Although some may consider Lee Daniel’s 2013 film The Butler a historical narrative about racial discrimination, the truth is actually that this film has little to do with historical accuracy. The film’s title card says “Based on the true story,” yet this refers not the film’s central premise but, allegedly, to the history of civil rights movement in the United States. In fact, the only historical accuracy in The Butler is the fact that there was a butler in the White House who served seven U.S. presidents in the 20th century. His name was Eugene Allen. Even more, Allen’s son said in an interview that the film “nailed [his] father’s character” (Stephan par.5). And if to consider the Civil Rights Movement, it is also portrayed with inaccuracies, although it really took place (Kroenert par.1-2).

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As it has already been said, the film is fraught with historical inaccuracies. The first one is the fictional character of the White House Butler – Cecil Gaines. In the film, he has two sons: one goes to the Vietnam War while the other becomes a Civil Rights Movement activist. In reality, the butler has just one son. Also, Allen’s wife was an exemplary one in contrast to Cecil Gaines’ alcoholic spouse who even becomes involved in an affair. Unlike Gaines who is portrayed leaving the White House enraged with President Reagan’s perspective on apartheid in South Africa, the real butler Eugene Allen had warm relationships with all presidents. The butler’s life prior to his landing a job in the White House is all fiction, particularly where the film shows Gaines’ father murdered and Gaines’ mother raped by white landowners. Besides, there are many scenes in The Butler that lack historical accuracy: the movie opens with a young black girl taking pictures while Gaines as a boy and other blacks are working (it is unlikely that a black girl from the family of sharecroppers could own a camera in 1920s); the Panthers’ 10-point program on the wall is historically inaccurate; the Democrats are portrayed as helping pass the Civil Rights Act; the butler is portrayed meeting Barack Obama, etc (Boyd par.6). Given this, it is clear that the film was short for entertainment rather than education. Since it is largely inaccurate historically, it did not change the way I viewed the subject matter.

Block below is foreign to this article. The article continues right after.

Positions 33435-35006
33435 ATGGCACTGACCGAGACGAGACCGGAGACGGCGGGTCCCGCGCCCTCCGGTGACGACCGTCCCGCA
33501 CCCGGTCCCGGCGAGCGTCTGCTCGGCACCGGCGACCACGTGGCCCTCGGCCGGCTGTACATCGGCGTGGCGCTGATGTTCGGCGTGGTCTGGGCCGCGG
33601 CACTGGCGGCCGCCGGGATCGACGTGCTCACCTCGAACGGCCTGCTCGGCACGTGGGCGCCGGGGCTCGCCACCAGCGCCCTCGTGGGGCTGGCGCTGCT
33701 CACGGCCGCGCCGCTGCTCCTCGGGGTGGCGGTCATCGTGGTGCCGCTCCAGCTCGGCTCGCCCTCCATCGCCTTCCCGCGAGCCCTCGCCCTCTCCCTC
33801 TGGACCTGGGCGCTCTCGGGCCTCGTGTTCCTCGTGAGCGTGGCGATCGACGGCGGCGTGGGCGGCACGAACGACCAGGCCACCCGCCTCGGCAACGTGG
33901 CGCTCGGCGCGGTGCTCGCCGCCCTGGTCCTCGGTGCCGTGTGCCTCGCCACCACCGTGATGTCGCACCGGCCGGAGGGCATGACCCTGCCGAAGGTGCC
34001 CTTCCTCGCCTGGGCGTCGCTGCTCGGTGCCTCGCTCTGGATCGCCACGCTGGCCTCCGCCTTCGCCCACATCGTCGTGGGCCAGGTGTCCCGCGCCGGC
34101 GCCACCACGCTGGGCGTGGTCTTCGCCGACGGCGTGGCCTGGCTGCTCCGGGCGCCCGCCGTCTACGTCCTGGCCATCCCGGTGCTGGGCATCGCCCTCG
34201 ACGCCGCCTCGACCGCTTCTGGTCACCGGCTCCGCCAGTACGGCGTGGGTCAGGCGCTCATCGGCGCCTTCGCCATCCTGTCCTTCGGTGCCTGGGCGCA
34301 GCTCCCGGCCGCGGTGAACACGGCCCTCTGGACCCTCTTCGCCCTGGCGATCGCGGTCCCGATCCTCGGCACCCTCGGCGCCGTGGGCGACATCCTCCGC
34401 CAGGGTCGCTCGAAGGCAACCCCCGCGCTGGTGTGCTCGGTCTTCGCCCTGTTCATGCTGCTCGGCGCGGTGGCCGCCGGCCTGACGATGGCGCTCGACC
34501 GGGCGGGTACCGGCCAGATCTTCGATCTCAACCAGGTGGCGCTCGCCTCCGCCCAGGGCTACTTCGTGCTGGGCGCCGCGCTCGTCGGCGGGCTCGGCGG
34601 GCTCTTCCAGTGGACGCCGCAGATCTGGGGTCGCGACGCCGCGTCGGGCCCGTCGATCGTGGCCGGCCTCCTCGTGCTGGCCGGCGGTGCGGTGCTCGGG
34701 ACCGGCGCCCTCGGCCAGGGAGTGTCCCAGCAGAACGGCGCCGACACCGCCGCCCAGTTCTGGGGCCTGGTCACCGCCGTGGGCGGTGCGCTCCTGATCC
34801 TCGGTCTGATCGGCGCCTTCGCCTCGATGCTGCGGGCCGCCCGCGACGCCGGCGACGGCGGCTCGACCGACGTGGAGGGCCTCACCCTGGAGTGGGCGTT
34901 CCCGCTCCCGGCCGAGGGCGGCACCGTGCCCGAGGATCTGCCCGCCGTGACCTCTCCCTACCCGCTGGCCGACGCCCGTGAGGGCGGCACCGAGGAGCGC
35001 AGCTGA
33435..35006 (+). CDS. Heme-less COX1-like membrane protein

Now, if to take the film The Help, it is also largely historically inaccurate. Out of the accurately portrayed things there are: hardships of black domestics, institutional racism, and black people’s low social position during the peak of the Jim Crow, when a black woman could only hope to become a maid in a white person’s house. Some historic inaccuracies may be the film’s making a white character an absolutely heroic savior of the African American characters; stereotypical portrayals of both black and white characters, such as, for example, a black woman’s “Mammy stereotype”; misrepresentation of black culture and speech; the misleading, stereotypical portrayal of black men as abusive as well as absent; the director’s failure to portray the sexual harassment of black females; failure to depict White Citizens and Ku Klux Klan’s “reign of terror” and the director’s failure to depict the responses to racism by black activists, which were prominent at the time (Jones 12).

Besides, male characters are absent from the film and, their role in perpetuating black people’s suffering (as members of Ku Klux Klan or as sexual abusers of black women) is completely neglected. The film’s greatest inaccuracy, though, has been its giving a prominent role to the white characters as if they played a decisive role in liberating the black people from the Jim Crow while the black characters received only supporting roles. Given a largely inaccurate nature of the film, it did not change my perception of the subject matter. It is evident that the film was produced for entertainment (of white viewers).

    References
  • Boyd, Herb. “Film Commentary: Butler, Bring me a Martini.” New York Amsterdam News 194.
    38 (2013): 18-32. Academic Search Complete. Web. 4 Dec. 2015.
  • Jones, Suzanne. “The Divided Reception of The Help.” Southern Cultures 20.1 (2014): 7-25.
    Academic Search Complete. Web. 4 Dec. 2015.
  • Kroenert, Tim. “Making a Mess of Civil Rights History.” Eureka Street 23. 21 (2013): 30-31.
    Academic Search Complete. Web. 4 Dec. 2015.
  • Lee, Stephan. “The True Story Behind Lee Daniel’s the Butler.” Entertainment Weekly 1271
    (2013): 61. Academic Search Complete. Web. 4 Dec. 2015.